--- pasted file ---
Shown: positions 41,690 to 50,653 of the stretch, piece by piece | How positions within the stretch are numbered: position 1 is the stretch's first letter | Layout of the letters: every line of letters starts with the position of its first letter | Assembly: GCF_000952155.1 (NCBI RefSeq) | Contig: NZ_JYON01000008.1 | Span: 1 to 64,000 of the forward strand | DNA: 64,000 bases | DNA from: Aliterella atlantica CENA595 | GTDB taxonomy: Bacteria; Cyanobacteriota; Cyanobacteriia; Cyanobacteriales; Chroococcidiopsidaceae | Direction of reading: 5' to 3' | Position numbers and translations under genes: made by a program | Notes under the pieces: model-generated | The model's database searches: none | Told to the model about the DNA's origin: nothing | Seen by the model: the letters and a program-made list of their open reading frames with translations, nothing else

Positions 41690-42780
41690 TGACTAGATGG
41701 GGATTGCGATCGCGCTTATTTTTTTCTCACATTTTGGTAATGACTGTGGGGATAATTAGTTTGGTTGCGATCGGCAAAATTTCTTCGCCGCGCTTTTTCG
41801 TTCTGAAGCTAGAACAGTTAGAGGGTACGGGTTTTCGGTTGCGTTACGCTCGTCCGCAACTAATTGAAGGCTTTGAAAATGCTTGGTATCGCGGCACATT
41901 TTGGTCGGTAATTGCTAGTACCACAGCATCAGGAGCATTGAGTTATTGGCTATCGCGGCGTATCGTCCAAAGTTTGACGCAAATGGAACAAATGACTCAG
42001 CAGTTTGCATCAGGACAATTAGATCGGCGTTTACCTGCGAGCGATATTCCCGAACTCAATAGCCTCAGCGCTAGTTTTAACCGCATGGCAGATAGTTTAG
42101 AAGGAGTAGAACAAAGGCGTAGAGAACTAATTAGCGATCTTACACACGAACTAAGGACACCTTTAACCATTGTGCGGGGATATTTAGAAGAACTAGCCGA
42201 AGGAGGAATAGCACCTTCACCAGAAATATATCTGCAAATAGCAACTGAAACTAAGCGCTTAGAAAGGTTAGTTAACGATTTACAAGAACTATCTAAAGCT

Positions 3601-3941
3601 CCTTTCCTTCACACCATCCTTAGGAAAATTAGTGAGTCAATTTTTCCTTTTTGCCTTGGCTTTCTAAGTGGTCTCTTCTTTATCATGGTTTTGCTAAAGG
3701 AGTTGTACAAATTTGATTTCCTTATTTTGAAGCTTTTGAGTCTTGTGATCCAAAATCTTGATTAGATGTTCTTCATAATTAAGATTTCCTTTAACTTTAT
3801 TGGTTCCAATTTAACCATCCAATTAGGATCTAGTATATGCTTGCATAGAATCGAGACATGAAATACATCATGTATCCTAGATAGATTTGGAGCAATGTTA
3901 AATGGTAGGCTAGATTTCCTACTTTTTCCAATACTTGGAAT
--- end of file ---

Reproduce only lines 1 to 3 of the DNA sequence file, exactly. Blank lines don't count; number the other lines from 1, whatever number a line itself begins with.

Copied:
Shown: positions 41,690 to 50,653 of the stretch, piece by piece | How positions within the stretch are numbered: position 1 is the stretch's first letter | Layout of the letters: every line of letters starts with the position of its first letter | Assembly: GCF_000952155.1 (NCBI RefSeq) | Contig: NZ_JYON01000008.1 | Span: 1 to 64,000 of the forward strand | DNA: 64,000 bases | DNA from: Aliterella atlantica CENA595 | GTDB taxonomy: Bacteria; Cyanobacteriota; Cyanobacteriia; Cyanobacteriales; Chroococcidiopsidaceae | Direction of reading: 5' to 3' | Position numbers and translations under genes: made by a program | Notes under the pieces: model-generated | The model's database searches: none | Told to the model about the DNA's origin: nothing | Seen by the model: the letters and a program-made list of their open reading frames with translations, nothing else

Positions 41690-42780
41690 TGACTAGATGG